3D Printer Photos

I recently built a “Mendel90” 3D Printer!  I purchased it as a kit from the original designer.  It took about 1 week to put together and calibrate.  It now prints parts out of PLA or ABS plastics (available in various colors).

Photos of the printer and sample prints:

Video:

Homemade Speakers

I designed two sets of computer/general TV speakers using the affordable Tang Band W3-881SI from Parts Express (no longer available!).

Using the parameters listed in the driver datasheet and the design equations found in “Introduction to Electroacoustics & Audio Amplifier Design”, I selected the size of the enclosure with the ratio 0.6×1.0x1.6.

My internal enclosure size is 7.75″ x 5″ x 3″.  This gives outside dimensions of 9.25″ x 6.5″ x 4.5″.  I decided to use 3/4″ MDF to build the speakers.  This leads to the boards that need cut:

  • Top & Bottom (2): 6.5″ x 4.5″
  • Right & Left (2): 7.75″ x 3″
  • Front & Back (2): 7.75″ x 6.5″

I cut a hole for the driver in the center of the front piece.  The small driver’s holes were too small to use a router.  A Forstner bit would have worked best, but they are pricey.  I just out the circles on a scroll saw.  Holes were cut in the back for speaker terminal plates.

I veneered the sides, top, and bottom of the speaker using Red Oak veneer.  I used the iron & wood glue method to apply the pieces, then trimmed them down to size with a router.  A simple grill was made with 1/4″ MDF cut out as a frame, then grill cloth was stretched over it and stapled.  I held these onto the speaker with simple velcro.

For the price of the drivers, these speakers sound decent!

Pictures!

Arcade Cabinet – Photo Gallery

Here is a collection of photos of my Arcade Cabinet during construction.

Click here for technical notes on the project.

Arcade Cabinet – Technical Details & Hints

Materials Used:

Note: I am not affiliated with any of the merchants listed in this post.

Software on the Raspberry Pi:

Here are some assorted design notes that some may find useful:

  • I wired my “digital” joysticks to pushbutton inputs instead of the axis inputs on the GP-Wiz40, since they register as buttons when the joystick moves around.
  • To use GP-Wiz40 with AdvMAME, configure /home/pi/.advance/advmame.rc with the line “device_joystick raw” (otherwise some buttons will not register).
  • Command for enabling analog audio out: amixer cset numid=3 1
  • I changed the AdvMenu colors in /home/pi/.advance/advmenu.rc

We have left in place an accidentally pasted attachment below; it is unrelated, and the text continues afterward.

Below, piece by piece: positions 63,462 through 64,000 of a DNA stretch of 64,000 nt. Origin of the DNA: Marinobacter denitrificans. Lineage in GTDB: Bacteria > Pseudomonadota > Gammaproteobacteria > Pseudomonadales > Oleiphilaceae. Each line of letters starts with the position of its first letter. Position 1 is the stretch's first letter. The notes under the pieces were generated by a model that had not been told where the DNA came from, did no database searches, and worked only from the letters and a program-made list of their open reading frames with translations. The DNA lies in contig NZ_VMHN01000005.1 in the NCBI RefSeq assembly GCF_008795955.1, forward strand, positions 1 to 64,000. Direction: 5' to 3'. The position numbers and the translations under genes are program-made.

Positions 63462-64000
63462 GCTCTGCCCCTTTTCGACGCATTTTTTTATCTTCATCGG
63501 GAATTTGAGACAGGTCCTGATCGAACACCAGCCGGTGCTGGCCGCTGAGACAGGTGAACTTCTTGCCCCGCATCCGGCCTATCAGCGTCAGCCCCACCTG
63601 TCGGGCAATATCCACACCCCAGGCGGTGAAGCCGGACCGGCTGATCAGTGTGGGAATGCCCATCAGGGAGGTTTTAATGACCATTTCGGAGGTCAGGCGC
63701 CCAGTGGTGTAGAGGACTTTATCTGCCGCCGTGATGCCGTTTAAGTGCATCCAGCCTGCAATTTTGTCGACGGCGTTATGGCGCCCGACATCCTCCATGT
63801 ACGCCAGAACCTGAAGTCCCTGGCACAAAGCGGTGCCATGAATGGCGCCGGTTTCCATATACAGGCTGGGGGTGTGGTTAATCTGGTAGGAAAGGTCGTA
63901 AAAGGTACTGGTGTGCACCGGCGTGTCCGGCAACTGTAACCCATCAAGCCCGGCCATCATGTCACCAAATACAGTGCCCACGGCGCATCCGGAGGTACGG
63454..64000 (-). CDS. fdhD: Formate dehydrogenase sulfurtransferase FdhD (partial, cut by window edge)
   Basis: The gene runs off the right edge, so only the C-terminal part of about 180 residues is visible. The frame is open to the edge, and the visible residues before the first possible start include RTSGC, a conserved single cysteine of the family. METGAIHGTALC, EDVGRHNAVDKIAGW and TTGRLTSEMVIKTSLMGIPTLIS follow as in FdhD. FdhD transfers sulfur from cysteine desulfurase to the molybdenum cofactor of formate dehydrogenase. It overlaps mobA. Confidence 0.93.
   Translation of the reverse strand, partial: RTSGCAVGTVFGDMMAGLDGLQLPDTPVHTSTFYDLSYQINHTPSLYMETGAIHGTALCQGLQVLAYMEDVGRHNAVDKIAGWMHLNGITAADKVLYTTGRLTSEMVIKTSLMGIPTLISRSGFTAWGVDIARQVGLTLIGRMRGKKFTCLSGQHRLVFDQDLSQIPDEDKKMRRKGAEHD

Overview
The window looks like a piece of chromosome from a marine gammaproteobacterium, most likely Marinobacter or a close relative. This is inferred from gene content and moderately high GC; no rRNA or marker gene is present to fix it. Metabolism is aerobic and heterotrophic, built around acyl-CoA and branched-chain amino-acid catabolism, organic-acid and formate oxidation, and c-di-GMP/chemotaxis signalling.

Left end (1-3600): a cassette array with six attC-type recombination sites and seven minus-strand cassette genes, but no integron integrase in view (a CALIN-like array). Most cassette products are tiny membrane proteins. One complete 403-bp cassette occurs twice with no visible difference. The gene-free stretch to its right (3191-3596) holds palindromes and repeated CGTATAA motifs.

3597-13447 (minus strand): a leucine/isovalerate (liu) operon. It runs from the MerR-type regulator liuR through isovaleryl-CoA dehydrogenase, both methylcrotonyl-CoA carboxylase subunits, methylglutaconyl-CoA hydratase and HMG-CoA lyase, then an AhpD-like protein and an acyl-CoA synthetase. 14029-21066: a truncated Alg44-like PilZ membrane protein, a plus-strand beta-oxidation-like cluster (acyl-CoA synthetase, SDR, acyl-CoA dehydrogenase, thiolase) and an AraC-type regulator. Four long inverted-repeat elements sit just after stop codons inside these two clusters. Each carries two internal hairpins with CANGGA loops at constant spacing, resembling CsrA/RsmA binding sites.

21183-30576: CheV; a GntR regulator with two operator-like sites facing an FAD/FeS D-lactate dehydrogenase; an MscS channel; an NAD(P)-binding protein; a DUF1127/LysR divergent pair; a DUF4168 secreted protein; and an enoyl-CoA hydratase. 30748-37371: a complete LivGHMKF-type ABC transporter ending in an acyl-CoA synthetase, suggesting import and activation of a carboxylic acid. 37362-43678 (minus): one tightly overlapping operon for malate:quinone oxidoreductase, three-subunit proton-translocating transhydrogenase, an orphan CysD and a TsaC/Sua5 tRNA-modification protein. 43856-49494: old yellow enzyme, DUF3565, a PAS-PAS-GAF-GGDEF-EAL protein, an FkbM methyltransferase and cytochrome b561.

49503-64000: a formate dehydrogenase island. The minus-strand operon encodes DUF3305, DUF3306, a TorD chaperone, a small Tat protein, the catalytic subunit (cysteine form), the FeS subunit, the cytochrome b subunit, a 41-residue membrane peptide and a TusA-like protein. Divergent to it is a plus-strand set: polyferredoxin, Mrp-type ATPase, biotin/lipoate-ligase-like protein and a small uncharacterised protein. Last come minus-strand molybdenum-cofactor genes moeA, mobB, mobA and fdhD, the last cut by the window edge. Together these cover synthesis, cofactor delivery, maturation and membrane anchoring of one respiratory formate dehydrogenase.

• 512888 replaced 247ef0
    • 8f5dd0 replaced afffff
  • The cabinet was painted with Sherwin-Williams color SW6559

 

Speaker Stands

I needed some simple speaker stands for my surround speakers that didn’t take up much space. After doing a quick search online, I decided to make my own!

My design was mainly based on this how-to article with a few tweaks.

I joined lengths of 1×3 oak boards to form the square boards. For a pair of stands, I made four 7.5 inch squares and two 10 inch squares. One 7.5 inch square formed the top portion of the speaker stand and was rounded-over on both the top and bottom for a nice beveled edge. The four remaining squares were only rounded-over on their top edges, as they will be on the ground. The 10 inch square forms the base, with the 7.5 inch square centered and glued on top.

Once all the glue dried, a hole was drilled in the center of all of the squares to allow a length of threaded rod to run the height of the stand. A hole was then drilled in bottom side of the base and the top side of the top part way into the board to allow a nut and washer to be countersunk; thus allowing the speaker to sit flush on top.

A length of 3″ PVC pipe was then used in between the top and bottom planks. Cutting the PVC flush was tricky without the proper tools. A hack saw resulted in a messy cut, but by drawing a line around the circumference of the pipe and starting the cut with the hack saw, our short jig saw blade was able to cut straight around the circumference. The threaded rod then goes through the center of the pipe and the nuts on each side tighten the whole thing together.

Stain and paint made this project complete. Stain (Minwax Early American) and three coats of polyurethane (semi-gloss) was used on the base and top. Plastic spray paint was used on the PVC pipe pieces. I used black to match my black speakers.

I decided to add some small plastic adhesive feet to the base and some no-slip gripping material under the speaker. If used in an area where this stand would be prone to being knocked around, some more weight should probably be added to the base (inside the PVC pipe if possible) to prevent tipping.

Since a picture is worth a thousand words, here are pictures:

Clearing Foggy/Cloudy Headlights

I cleared up my foggy/cloudy headlights using this method. I used 800, 1500, and then 2000 grit sandpapers for the wet sanding. It worked quite well!

See below for before and after pictures.

1949 Kansas Driving Handbook

While I am not always a fan of antique stores and such, comparing the past and present can be cool. I found a Kansas Driving Handbook and accompanying the Drivers License test form 1949 and thought I would put it online to share.

[These files are in PDF format. I do not claim copyright of these files.]
1949 Handbook
1949 Test


2011 Fireworks!

Photos from Independence Day 2011. July 4, 2011 Fireworks!